kitchen table math, the sequel: books are technology

Tuesday, February 5, 2013

books are technology

A great observation re: technology from Brad DeLong:
From my perspective, I will not dare make predictions about the potential Christensenian disruption of higher education until I understand why and how the university as we know it survived the Christensenian disruption that was the coming of the printed book. I don't understand that. Thus I do not dare forecast what is coming.
Shortly after C. began his freshman year at Hogwarts, Ed and I asked the principal about technology. We had learned that the school had a technology committee, and we were concerned. We'd seen what cascading Technology Initiatives had wrought in our district.

The principal said people often worried they were behind on technology (true), but technology was expensive (true), and they weren't going to invest in technology that didn't advance the students' education.

Then he held up a pencil and said, "A pencil is technology."


Jean said...

Yup. A book is technology, and it took over from scrolls because it was more convenient. For many purposes, the book is both the simplest and the best technology. Unnecessary complication usually erodes away after a while and people settle on the simplest technology that will do the job effectively.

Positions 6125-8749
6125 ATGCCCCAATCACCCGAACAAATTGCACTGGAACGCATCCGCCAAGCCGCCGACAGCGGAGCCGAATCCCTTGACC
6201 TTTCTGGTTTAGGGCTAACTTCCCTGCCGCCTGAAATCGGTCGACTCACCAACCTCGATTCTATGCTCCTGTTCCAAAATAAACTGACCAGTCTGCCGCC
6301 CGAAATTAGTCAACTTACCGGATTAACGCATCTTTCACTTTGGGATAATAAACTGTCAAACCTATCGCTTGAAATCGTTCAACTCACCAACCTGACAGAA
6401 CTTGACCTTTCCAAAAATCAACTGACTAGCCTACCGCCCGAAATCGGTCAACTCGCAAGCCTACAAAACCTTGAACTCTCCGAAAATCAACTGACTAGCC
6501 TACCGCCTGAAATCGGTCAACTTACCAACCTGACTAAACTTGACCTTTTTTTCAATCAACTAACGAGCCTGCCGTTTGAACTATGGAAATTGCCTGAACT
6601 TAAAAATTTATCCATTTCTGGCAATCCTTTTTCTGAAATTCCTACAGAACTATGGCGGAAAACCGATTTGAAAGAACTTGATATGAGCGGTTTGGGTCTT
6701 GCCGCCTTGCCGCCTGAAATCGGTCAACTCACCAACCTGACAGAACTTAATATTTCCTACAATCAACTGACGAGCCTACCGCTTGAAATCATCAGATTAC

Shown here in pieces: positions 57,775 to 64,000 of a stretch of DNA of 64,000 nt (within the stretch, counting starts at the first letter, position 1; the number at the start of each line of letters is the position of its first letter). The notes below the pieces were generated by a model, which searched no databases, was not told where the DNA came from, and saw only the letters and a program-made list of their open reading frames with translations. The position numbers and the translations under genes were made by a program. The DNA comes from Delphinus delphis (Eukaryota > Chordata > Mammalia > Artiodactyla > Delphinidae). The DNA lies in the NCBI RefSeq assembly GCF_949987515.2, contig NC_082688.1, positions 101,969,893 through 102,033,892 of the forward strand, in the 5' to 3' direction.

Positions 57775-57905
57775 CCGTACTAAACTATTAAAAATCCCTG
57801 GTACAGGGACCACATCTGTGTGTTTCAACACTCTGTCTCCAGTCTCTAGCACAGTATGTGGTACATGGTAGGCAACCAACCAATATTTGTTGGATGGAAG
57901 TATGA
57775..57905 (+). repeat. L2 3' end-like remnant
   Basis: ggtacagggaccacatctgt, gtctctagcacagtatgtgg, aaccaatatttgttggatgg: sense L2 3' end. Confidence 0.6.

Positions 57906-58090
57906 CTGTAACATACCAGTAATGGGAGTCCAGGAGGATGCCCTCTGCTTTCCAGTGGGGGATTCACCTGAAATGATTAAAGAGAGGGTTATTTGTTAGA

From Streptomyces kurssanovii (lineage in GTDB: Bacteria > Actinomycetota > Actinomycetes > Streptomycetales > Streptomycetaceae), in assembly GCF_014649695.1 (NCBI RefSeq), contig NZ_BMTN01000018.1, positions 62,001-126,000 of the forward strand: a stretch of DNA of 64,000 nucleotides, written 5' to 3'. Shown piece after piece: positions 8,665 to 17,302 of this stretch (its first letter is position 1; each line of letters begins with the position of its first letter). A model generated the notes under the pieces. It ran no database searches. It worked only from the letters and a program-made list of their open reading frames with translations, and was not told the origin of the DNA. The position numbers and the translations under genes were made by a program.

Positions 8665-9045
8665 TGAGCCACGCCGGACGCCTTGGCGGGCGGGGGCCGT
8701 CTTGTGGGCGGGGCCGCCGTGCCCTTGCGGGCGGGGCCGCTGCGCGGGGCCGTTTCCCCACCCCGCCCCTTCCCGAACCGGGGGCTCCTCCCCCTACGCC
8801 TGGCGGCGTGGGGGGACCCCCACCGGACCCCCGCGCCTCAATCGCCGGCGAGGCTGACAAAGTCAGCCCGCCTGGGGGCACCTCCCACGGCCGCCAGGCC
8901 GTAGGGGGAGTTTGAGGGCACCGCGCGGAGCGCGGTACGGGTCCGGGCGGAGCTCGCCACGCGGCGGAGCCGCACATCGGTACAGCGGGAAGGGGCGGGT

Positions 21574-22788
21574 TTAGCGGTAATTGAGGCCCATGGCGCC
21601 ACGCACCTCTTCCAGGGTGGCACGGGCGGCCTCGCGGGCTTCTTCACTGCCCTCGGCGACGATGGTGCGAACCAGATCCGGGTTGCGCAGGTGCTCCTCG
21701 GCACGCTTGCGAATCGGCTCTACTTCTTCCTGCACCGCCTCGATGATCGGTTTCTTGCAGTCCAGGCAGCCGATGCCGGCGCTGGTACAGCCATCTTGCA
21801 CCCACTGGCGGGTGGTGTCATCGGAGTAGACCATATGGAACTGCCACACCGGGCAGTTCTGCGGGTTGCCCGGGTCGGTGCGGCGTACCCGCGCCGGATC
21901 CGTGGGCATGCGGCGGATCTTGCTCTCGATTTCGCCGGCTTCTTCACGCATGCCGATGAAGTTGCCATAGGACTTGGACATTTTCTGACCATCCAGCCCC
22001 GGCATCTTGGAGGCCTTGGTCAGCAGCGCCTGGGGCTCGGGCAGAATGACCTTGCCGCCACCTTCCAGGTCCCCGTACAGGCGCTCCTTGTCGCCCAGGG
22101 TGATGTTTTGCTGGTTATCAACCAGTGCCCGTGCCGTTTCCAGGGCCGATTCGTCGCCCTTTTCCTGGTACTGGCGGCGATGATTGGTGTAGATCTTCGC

For, say, encyclopedias and other large reference works, books are turning out not to be the best and simplest technology. There are going to be jobs for which ebooks and databases are best, and jobs for which paperbacks are best.

lgm said...

Books don't always divulge guild secrets.

Look at K-12 math books now, and compare to yours back in the day. The recent ones omit quite a bit of instruction. Some are just collections of exercise sets, with nice photos. A bored kid could not read ahead and learn more, as he could in the old days.

Robin said...

They are all cognitive tools but some cognitive tools like a book use symbol systems so you have to use your abstract mind initially to work with them. Makes you mentally stronger.

Other tools like a computer where the interplay is all visual are not using the conceptual part of your brain at all. When the computer does all the knowing the technology can make student weaker.

This might all be news to us but what I call the scheming set because mentally weak future voters works has been quite aware of it for a while. lays out the hoped for vision based on a book called The Axemakers Gift by James Burke.

It's the ability of the abstract Axemaker Mind that schools are supposed to be shutting down.

I cannot tell you how often I read the desire to push technology precisely because it is visual more than mental.

Catherine Johnson said...

I cannot tell you how often I read the desire to push technology precisely because it is visual more than mental.


I haven't seen that but I don't doubt it.

It's funny, though, because at least in my experience the internet is highly don't have gesture or facial expression, just words, and you're writing in sentences....

I tend to think that if you want a more verbal form, 'technology' in the shape of the internet isn't it.

Maybe I'm wrong...